If you decide to register the copyright for your dissertation, you can choose to have UMI take care of it for a fee at the time you make your submission. The UMI paperwork is available on the
ETD Forms Page. Submit this to your program when you submit your ETD. UMI is not an option for KSU masters theses.

You can also do it yourself online less expensively at the
Electronic Copyright Office. The latter option can also be used for registering Masters theses. As of Spring 2013, fees are $65 for UMI and $35 for the Copyright Office's web site, both subject to change. Copyright is a complex topic. For some basic information, see the Copyright Office's FAQ.

5.     Should I include a copyright notice in my ETD?

It's a good idea. See the Copyright Office's FAQ for guidance on how to do this.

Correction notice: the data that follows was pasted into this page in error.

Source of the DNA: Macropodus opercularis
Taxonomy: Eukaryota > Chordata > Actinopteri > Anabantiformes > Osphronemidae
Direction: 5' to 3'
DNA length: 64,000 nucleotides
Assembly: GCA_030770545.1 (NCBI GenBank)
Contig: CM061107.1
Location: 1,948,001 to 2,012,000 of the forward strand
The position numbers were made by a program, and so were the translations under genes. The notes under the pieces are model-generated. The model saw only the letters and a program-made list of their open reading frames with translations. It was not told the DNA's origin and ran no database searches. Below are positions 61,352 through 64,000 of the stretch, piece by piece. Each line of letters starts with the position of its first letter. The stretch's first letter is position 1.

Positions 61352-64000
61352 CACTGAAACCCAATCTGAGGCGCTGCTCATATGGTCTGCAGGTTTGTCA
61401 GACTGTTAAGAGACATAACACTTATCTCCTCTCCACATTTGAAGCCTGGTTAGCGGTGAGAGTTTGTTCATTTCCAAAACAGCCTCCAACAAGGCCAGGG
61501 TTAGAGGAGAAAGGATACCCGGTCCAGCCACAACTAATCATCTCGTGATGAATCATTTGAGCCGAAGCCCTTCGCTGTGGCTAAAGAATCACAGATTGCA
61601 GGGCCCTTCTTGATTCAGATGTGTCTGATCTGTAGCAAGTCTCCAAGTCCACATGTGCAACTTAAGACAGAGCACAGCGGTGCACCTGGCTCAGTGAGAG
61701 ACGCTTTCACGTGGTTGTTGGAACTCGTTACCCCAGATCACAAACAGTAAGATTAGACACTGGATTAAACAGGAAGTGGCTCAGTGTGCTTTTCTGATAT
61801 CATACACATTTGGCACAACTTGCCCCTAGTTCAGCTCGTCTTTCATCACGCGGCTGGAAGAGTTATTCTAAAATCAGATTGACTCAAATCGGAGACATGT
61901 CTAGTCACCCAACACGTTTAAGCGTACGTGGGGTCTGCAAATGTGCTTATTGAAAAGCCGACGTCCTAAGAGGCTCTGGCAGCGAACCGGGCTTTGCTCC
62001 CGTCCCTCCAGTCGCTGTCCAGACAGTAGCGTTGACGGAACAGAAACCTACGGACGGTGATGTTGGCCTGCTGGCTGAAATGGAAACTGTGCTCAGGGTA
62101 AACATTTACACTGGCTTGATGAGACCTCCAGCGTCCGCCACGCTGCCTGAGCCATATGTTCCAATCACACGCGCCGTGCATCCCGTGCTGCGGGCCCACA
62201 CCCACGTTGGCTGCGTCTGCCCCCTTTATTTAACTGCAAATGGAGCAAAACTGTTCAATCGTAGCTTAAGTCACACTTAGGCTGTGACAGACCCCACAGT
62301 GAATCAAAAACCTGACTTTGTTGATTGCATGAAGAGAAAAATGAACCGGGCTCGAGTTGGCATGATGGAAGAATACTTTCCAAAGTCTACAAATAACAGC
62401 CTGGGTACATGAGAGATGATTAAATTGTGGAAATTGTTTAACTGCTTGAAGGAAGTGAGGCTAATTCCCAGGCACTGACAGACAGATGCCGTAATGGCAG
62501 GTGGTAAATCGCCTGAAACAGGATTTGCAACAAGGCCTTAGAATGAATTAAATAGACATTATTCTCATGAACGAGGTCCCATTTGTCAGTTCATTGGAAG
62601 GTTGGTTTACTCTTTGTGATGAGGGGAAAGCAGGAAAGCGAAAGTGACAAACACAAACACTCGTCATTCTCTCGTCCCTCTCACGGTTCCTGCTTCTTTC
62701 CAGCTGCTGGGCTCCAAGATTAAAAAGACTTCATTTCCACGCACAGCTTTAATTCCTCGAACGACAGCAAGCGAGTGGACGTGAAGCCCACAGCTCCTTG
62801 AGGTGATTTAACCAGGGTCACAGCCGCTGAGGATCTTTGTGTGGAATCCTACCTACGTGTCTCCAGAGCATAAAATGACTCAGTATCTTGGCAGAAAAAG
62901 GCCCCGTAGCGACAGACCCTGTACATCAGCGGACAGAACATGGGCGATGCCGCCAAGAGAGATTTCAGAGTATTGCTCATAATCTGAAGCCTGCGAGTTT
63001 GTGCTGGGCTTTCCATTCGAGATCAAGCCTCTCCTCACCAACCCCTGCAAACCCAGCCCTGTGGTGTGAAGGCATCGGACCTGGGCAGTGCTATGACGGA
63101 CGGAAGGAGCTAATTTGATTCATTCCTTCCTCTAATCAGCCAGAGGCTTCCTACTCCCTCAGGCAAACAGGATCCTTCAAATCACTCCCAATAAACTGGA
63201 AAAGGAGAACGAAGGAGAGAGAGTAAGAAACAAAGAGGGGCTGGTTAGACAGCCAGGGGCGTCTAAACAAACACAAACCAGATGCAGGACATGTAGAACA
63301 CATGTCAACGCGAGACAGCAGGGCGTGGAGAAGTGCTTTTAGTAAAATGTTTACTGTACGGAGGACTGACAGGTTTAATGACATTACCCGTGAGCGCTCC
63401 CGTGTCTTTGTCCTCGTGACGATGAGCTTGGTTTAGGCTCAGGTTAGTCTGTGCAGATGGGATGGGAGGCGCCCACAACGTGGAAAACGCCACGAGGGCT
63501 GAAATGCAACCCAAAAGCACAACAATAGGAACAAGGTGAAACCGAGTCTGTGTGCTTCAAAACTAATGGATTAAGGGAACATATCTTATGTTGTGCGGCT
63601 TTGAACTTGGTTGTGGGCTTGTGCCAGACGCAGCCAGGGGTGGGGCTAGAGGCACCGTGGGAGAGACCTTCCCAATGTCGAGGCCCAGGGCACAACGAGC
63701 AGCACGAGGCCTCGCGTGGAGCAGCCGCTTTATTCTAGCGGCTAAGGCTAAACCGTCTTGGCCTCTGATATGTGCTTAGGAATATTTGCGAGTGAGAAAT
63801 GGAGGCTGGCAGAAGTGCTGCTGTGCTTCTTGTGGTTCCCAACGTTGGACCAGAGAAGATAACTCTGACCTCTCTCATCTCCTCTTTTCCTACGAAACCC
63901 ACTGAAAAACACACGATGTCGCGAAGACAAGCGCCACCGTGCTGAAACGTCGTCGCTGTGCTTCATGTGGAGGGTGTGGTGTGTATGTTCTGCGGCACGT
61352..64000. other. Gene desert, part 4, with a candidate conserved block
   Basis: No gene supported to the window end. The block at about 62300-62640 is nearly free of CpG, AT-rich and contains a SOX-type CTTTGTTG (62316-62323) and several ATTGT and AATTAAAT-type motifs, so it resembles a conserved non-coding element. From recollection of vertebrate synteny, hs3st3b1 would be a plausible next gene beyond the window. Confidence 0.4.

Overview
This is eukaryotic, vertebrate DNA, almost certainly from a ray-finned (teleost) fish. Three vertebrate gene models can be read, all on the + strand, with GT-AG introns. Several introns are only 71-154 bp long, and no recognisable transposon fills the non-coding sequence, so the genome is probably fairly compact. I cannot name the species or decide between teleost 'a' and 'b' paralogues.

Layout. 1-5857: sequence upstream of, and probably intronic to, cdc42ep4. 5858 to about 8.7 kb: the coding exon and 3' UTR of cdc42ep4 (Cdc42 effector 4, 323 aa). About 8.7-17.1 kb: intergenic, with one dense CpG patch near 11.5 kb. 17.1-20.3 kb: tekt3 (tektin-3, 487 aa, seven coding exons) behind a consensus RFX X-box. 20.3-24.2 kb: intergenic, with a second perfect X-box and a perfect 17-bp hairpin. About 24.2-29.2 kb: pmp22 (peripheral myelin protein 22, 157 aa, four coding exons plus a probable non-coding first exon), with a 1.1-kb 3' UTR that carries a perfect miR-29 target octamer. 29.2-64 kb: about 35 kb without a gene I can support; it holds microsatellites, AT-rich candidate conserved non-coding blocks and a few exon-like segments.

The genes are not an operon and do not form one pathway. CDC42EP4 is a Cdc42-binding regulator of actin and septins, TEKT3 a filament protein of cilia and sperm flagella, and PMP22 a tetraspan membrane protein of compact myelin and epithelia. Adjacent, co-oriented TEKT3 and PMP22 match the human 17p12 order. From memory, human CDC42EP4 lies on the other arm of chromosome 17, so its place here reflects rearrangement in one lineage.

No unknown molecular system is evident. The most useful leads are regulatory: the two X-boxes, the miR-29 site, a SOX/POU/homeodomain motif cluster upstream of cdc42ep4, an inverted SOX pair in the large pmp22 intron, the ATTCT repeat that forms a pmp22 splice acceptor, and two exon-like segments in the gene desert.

6.     What does an ETD look like?

Generally an ETD looks just like a printed thesis or dissertation. If you've used the Adobe Reader or other software to view a PDF document (for example, an article from the OhioLINK Electronic Journal Center), you have a pretty good idea what an ETD looks like. You can browse the OhioLINK ETD site for examples.

If a thesis or dissertation contains non-print elements (for example, a video recording or hypertext), these can be incorporated into a PDF or stored along with it. Some institutions allow the preparation of theses and dissertations in other formats. .

 7.     What is Adobe Acrobat and PDF?

PDF stands for Portable Document Format. It was developed by Adobe Systems Incorporated as a proprietary format for distributing, displaying, and printing documents while maintaining their original formatting and appearance. It has become a de facto standard for exchanging documents between different computer systems without compromising the integrity of the originals.